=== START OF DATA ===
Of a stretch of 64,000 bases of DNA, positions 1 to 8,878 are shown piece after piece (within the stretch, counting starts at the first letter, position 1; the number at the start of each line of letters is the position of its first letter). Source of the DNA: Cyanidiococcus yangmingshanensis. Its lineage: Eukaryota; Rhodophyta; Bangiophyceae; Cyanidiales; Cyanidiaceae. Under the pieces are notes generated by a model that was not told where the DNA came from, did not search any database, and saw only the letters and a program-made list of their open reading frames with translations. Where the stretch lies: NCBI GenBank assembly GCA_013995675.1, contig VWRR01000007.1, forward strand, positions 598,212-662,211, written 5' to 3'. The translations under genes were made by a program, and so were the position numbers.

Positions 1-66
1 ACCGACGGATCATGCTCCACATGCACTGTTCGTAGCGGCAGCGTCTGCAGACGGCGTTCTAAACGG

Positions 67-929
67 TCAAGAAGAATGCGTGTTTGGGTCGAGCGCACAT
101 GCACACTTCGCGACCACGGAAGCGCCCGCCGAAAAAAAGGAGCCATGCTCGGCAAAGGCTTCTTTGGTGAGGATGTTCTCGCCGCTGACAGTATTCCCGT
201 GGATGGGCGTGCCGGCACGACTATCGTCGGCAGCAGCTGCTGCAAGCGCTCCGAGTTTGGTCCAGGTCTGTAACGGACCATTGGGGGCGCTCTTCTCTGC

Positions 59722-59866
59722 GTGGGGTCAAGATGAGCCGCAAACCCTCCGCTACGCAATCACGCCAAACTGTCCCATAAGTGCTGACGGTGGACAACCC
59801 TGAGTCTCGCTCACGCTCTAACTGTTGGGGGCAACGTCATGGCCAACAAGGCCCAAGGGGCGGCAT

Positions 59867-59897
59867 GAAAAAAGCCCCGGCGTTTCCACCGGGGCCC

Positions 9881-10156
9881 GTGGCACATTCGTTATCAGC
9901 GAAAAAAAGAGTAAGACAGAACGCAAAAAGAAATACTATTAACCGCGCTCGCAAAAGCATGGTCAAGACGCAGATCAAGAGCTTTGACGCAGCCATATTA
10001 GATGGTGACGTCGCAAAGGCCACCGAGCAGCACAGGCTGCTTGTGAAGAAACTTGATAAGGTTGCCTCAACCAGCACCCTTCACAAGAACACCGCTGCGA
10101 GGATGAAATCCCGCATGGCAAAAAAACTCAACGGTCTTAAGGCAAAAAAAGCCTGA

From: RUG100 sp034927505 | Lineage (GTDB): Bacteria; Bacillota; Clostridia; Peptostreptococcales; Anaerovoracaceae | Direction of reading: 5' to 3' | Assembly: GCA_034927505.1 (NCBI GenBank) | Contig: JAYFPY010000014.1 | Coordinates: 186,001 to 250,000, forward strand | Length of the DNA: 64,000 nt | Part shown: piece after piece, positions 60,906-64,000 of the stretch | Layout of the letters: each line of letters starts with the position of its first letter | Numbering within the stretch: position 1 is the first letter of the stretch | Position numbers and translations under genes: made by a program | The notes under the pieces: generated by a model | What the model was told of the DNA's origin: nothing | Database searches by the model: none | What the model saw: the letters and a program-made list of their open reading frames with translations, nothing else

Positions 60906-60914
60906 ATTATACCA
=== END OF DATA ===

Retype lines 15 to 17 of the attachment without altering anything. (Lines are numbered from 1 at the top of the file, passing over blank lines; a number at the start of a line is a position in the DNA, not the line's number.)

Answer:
9901 GAAAAAAAGAGTAAGACAGAACGCAAAAAGAAATACTATTAACCGCGCTCGCAAAAGCATGGTCAAGACGCAGATCAAGAGCTTTGACGCAGCCATATTA
10001 GATGGTGACGTCGCAAAGGCCACCGAGCAGCACAGGCTGCTTGTGAAGAAACTTGATAAGGTTGCCTCAACCAGCACCCTTCACAAGAACACCGCTGCGA
10101 GGATGAAATCCCGCATGGCAAAAAAACTCAACGGTCTTAAGGCAAAAAAAGCCTGA